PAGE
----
I worked my way through college as a sportswriter on my local paper in New Mexico and for five years one of my beats was covering rodeos. I had the hat and I had the boots -- everything, as they say, but the horse.

Best of all, I got to spend a lot of time hanging around bucking chutes, talking to anyone who looked interesting -- rodeo clowns who bounced from event to event in clapped-out pickups, a bubbly little barrel racer named Reba McIntire, and, most memorably, a charismatic bull rider named Larry Mahan, who had just won a record sixth-straight all-around cowboy title and let me pal around with him whenever he was in town.

I even took a summer off to tend bar at a place that catered almost strictly to cowboys. My jobs there were not so glamorous -- mainly popping the tops on bottles of beer, refereeing the pool table and trying to avoid getting caught in the middle of fistfights.

The purpose of this little canter down memory lane is merely to establish my bona fides when I say that cooking almost never crosses a cowboy’s mind. Eating does, from time to time, but only as a necessary prelude to other, more important activities: working, drinking or dancing, not necessarily in that order.

In all the time I spent hanging around with cowboys, I can remember occasional conversations about whether we should eat, but I never remember anyone once asking what we should eat.

As evidence, consider my cowboy friends’ favorite restaurant, a truck stop named, without a trace of irony, the Terminal Cafe. The specialty was cream gravy that was served on just about everything, especially biscuits and chicken-fried steak. It was a starchy paste that was certainly not creamy and was barely gravy but it was filling and that was good enough for a cowboy.

Years later, as a restaurant critic, I went back to the Terminal with the idea that it might make a funny story. I left halfway through the meal as the man who owned the place was sobbing into the pay phone. It closed soon thereafter -- truly terminal at last.

Seeing “Brokeback” got me thinking about my friends from back then. And inevitably, given my nature, that led to wondering about what I would fix them for dinner if I ever got the chance to see them again.

This is not as easy a decision as it might seem. After years of cooking, I’ve learned that feeding non-foodie friends is a delicate balance. On the one hand, you don’t want to go so basic that they think you’re patronizing them. On the other, it’s pretty easy to freak them out.

I remember once showing off for a good friend, making her a risotto with bitter greens. I loved it: the greens had turned creamy and sweet, perfectly matching the earthy, slightly chewy rice. She said, “I’m sure it was good and I know I would have loved it if I was more sophisticated.”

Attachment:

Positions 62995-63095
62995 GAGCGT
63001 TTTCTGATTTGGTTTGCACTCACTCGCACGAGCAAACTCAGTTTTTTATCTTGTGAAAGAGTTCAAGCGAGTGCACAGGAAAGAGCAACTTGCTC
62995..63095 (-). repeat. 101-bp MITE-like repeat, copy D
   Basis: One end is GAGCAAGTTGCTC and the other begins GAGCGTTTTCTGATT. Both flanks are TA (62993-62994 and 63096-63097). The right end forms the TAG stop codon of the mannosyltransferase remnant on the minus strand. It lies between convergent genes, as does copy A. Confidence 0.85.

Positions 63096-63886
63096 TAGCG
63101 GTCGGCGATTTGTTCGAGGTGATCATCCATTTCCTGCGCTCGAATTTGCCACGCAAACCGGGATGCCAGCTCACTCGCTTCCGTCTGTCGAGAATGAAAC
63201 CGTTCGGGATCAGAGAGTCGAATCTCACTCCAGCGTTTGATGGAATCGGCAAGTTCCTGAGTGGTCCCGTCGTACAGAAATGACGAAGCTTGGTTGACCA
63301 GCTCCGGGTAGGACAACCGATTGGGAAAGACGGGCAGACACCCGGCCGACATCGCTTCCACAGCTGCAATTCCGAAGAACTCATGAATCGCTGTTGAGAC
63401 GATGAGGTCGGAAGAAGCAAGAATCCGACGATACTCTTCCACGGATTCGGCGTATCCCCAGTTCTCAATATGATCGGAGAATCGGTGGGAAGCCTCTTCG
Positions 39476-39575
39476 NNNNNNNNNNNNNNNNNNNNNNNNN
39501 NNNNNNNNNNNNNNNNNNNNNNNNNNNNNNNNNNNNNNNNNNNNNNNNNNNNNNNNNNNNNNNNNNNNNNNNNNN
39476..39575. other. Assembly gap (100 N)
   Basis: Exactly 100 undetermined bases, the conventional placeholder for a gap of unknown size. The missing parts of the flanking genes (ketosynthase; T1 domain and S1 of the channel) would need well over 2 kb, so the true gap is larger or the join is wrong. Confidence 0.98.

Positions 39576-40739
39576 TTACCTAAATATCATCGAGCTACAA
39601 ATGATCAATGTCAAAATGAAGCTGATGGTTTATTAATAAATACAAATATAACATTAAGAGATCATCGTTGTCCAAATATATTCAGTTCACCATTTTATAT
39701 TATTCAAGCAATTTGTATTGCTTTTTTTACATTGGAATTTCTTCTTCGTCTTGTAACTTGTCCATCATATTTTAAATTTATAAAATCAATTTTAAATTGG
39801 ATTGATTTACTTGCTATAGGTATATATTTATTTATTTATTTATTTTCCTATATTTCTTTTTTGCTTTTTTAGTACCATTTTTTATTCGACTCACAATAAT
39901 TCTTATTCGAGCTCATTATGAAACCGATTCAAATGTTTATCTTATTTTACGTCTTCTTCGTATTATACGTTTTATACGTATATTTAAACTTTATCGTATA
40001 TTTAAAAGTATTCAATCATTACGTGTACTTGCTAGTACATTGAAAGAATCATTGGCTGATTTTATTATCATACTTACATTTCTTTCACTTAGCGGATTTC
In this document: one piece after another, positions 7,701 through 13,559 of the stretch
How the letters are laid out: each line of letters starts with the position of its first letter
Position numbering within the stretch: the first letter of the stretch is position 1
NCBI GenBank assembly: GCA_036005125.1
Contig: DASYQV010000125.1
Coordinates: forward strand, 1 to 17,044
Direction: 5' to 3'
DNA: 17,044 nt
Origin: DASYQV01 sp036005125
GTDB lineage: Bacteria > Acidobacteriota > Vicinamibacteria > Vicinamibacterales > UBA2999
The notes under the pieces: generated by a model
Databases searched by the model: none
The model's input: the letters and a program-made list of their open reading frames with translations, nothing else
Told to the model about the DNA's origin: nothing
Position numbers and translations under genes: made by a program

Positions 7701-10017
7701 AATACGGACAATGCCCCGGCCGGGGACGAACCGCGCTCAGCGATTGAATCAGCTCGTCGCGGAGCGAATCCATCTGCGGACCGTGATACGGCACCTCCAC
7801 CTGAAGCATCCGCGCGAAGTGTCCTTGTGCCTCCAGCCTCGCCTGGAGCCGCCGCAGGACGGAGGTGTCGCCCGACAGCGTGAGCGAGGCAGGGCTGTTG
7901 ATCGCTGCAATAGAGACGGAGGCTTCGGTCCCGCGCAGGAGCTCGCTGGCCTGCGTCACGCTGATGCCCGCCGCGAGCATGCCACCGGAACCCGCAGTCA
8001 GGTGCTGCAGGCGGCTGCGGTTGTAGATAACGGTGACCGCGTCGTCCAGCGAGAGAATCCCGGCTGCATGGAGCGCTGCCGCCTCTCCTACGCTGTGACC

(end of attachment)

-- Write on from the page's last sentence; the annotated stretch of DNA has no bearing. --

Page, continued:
So let’s see, I managed not only to serve her something she didn’t like, but to make her feel stupid in the process. A Daily Double! That’s not a mistake I ever want to repeat.

So I’d start dinner with something recognizable but a little different, just to get them used to the idea. Broccoli chopped salad is a good example. The form is familiar and so are the ingredients: broccoli, mushrooms, blue cheese, bacon and vinaigrette. It’s just that the bacon is pancetta, which gives it a bit of a black pepper bite, and the vinaigrette is made with tarragon vinegar, which lends a subtle herbal tang to the mixture.

For the main course, as a homage to “Brokeback” it seems like we really would have to have lamb . and beans. I doubt if many of my old cowboy buddies have ever heard of cassoulet, but I’m sure they’d recognize the idea of meat and beans cooked together until they’re both buttery.

To echo those textures and to add their own sweet flavor, slip in slivers of fennel bulbs so they braise gently and become creamy and melting. I also love Paula Wolfert’s trick of blanching whole garlic cloves to tame them a little before sticking them in among the white beans. You’ll barely taste the garlic, but a hint of it will suffuse the stew. Sage-perfumed bread crumbs sprinkled on top add a complementary fragrance and a contrasting crunch.

For you non-cowpokes, this makes a wonderful meal-in-a-bowl to tuck into on the couch in front of the television on, say, Oscar night.

After a big pot of lamb and beans, dessert ought to be something simple and light. That doesn’t sound like your typical description of a gratin, but it certainly fits this fruit-based version. Granted, if you have a hard time picturing cowboys eating cassoulet, just imagine their reaction to a “light and creamy orange gratin.” But by this point in the meal, you’ve either converted them or lost them forever.

Slice oranges and layer them in a heat-proof dish. Make a sabayon by whisking egg yolks, sugar and juice over heat until they swell and make a pastry cream. Spoon this over the oranges, scatter sliced almonds over the top and run it under the broiler just until it is puffed and light brown -- no more than a few minutes.